Subject: Re: Some basic questions around word processing
From: Randy Kramer (firstname.lastname@example.org)
Date: Fri May 05 2000 - 15:18:21 CDT
Widows and Orphans relate to how to split a paragraph between two pages
when there is space for a paragraph to start near the bottom of one
page but not enough space to fit the entire paragraph on that page.
Years ago, in american typing classes, it was taught that a paragraph
should always have at least two lines on a page. In other words:
If a paragraph is 4 lines or longer, it is OK to split it so that at
least two lines are at the bottom of one page and at least two lines are
at the top of the next page.
If the paragraph is split so that one line is at the bottom of one page
and the remainder on the next page, the one line is called a "widow".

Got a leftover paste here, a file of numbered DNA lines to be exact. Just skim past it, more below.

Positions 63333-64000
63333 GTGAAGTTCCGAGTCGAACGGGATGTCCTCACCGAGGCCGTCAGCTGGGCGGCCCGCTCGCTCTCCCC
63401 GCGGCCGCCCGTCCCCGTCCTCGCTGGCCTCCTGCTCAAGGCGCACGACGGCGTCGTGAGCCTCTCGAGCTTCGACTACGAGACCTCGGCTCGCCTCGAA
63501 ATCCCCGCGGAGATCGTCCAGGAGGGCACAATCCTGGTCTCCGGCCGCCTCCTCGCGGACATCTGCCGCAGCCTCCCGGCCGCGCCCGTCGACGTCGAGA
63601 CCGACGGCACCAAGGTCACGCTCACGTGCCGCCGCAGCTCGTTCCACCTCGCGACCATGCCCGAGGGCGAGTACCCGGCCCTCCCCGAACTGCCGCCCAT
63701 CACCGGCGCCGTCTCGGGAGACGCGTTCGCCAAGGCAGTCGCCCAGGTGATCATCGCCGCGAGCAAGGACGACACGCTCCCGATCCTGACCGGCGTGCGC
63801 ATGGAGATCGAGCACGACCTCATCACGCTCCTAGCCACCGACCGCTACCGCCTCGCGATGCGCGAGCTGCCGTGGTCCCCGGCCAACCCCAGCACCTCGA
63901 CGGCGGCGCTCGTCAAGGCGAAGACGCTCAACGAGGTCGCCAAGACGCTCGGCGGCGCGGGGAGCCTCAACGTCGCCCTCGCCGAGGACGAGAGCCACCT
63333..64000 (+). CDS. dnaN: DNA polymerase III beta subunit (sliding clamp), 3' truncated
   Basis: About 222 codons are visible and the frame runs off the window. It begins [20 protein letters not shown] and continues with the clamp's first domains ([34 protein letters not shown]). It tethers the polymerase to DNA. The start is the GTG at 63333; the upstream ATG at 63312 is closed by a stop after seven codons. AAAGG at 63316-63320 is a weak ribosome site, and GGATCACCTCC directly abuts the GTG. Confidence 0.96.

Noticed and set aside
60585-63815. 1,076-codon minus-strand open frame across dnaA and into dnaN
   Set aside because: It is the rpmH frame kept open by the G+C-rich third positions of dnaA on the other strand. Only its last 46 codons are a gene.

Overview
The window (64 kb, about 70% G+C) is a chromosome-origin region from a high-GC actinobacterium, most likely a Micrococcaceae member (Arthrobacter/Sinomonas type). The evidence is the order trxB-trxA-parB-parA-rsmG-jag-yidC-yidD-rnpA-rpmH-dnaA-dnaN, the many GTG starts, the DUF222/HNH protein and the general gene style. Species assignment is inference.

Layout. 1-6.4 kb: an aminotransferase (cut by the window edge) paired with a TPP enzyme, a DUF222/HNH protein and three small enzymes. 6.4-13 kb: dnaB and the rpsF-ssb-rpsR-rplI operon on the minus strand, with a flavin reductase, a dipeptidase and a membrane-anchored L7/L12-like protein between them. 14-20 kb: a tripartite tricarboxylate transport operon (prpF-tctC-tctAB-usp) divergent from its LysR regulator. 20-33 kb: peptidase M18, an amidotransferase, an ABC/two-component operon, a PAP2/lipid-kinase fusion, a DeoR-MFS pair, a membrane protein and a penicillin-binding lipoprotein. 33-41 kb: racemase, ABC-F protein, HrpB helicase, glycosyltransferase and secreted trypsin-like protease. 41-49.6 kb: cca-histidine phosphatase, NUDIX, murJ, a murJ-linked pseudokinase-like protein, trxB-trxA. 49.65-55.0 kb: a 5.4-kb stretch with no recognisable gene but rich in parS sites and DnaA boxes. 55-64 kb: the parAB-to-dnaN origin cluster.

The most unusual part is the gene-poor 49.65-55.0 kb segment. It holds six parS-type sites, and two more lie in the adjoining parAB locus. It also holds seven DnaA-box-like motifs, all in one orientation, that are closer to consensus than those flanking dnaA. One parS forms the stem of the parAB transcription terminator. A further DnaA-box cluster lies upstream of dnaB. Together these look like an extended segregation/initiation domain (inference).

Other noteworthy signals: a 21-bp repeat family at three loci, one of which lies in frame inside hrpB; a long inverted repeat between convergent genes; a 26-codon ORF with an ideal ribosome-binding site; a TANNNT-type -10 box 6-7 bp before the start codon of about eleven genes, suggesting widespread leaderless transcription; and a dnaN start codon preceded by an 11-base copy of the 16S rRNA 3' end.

If the paragraph is split so that most of the paragraph is on one page
but one line is on the next page, the one line is called an "orphan".
If a paragraph is three lines or less, it should not be split between
pages but be completely on one page. If there is not enough space, the
entire paragraph is moved to the next page.
Widow and Orphan control will automaticaly move lines of paragraphs
between pages to comply with these rules.
"Keep with next" is somewhat similar, but relates more to (outline)
headings, which, in Word, are treated as separate paragraphs. In an
outline like the following:
I. Major Heading
a. Minor Heading
First paragraph of text
Second paragraph of text
II. Next Major Heading
It is desirable that the Major Heading, the Minor Heading, and the First
paragraph of text be kept together on one page. This can be
accomplished (in Word) by specifying that the styles for the Major
Heading and Minor Heading each specify "keep with next".
Hope this helps!
Decsi Tamas wrote:
> I was always wandering what do "orphans" and "widows" mean in a
> word-processor's context. It would be great if someone could explain these
> topics (and other topics around paragraph formatting, like "keep with
> next", etc. as well) to me.
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